PREVENTION OF MYOCARDIAL INFARCTION (HEART ATTACK) THROUGH LIFESTYLE MODIFICATIONS
In keeping with Roy T. Bennett “It’s only after you have stepped out of your comfort zone that you begin to change, grow and transform.” To achieve and maintain a healthy lifestyle is like going through a trial on the nascent stage but proves its worth at the close of the day. And our body and psychology both reap the dividends of a healthy lifestyle.A healthy lifestyle means maintaining an even parity between a balanced diet and physical activity. This “lifestyle disease” malady “causes much greater public health threat than any other epidemic known to man” was said by Shanti Mendis, the lead author of whose Chronic Diseases Prevention and Management report.
With the proliferation of fast food chains in every nook and cranny, there is increased calorie intake by the people. The more fast food you consume, the greater are the chances of your becoming a host of obesity and heart disease.
LIFE STYLE MODIFICATIONS
A medical professional or your healthcare provider can help you detect and prevent a cardiovascular event based on your cholesterol levels and other parameters. Type 2 diabetes is correlated with increased risk of cardiovascular disease but the lipid-lowering therapy with statins (HMA CoA reductase inhibitors) help in the primary prevention of cardiovascular disease in diabetic people. Statins are drugs that work in the liver to prevent the formation of cholesterol. They reduce the amount of bad cholesterol in your bloodstream.
South Asians with a family history of heart disease are well-recognized risk factor for having high levels calcium buildup in their arteries, which can augment their risk of heart attacks and stroke. CT scan to check for coronary artery calcium may be prescribed in such a case.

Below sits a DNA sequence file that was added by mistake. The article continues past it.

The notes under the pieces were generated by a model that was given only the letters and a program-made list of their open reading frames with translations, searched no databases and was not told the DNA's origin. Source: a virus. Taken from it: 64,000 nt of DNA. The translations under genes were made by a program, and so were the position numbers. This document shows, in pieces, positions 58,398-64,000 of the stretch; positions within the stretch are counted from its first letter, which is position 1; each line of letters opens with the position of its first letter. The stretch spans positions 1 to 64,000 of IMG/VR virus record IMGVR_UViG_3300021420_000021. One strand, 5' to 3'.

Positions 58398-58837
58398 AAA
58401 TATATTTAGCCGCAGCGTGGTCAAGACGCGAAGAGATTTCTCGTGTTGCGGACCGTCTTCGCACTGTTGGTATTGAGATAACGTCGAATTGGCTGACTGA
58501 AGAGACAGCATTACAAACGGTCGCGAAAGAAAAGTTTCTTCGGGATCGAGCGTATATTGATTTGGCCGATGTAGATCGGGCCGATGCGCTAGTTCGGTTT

Do you Smoke?
- Smoking causes severe damage to nearly every organ of the body, but the damage it causes to the heart and the circulatory system is searing. The composition of tar and carbon monoxide in a cigarette is life-threatening.
- Smoking cause’s plaque to accumulate in our blood and the plaque sticks to the walls of the arteries, the condition is known as atherosclerosis resulting in an increased blood pressure or an onset of a cardiovascular disease or a stroke.
Trying to Quit?
- So your first day without cigarettes after quitting can be difficult, but the cessation of this habit can reverse the risk of getting a heart attack. Instead of smoking cigarettes gorge yourself on sunflower seeds, sugar-free lollipops, chewing gum, carrots, celery sticks.
Enjoyment is next and bestpart!
- To enjoy the glow of good health, you must exercise. Moderate exercise can deter a stroke, regulate, blood pressure and helps in losing those extra kilos. For people working in office, there are few exercises which they can include in their routine, for example triceps kick, hamstring curl, knee lift, punching, desk pushups, side lunge, jump squats, chair dips etc.1 Incorporating five minutes per hour of exercise while sitting at a desk could go a long way towards improving a desk jockey’s health. One should walk up and down a flight of stairs instead of opting for the elevator. Regular walks ward off many risks of cardiovascular diseases. Swimming has particular benefits for postmenstrual women. A recent study showed after 24 weeks, 8% reduction in blood pressure and 15% reduction in body fat.2
Diet is important!
- Plan a diet that is affordable and which provides all the nutrients which the body needs to function optimally.Choose healthy fats like avocados, dark chocolate, whole eggs, nuts, extra virgin olive oil, chia seeds etc. Eat plenty of fruits, vegetables and legumes, don’t forget beans, and choose low-fat dairy products. Cocoa solids are a potent source of antioxidants. Tomatoes (lycopenes) are good for cardiovascular and prostate health. One must abstain from ubiquitous sweets and snacks. Avoid sodium, saturated Trans fats, added sugar, and alcohol.
- Colarado, JC, Triplett, NT, Telia, V. Effects of aquatic resistance training on health and fitness in postmenopausal women. Eu r JAppl Physiol 2009; 106:113–22.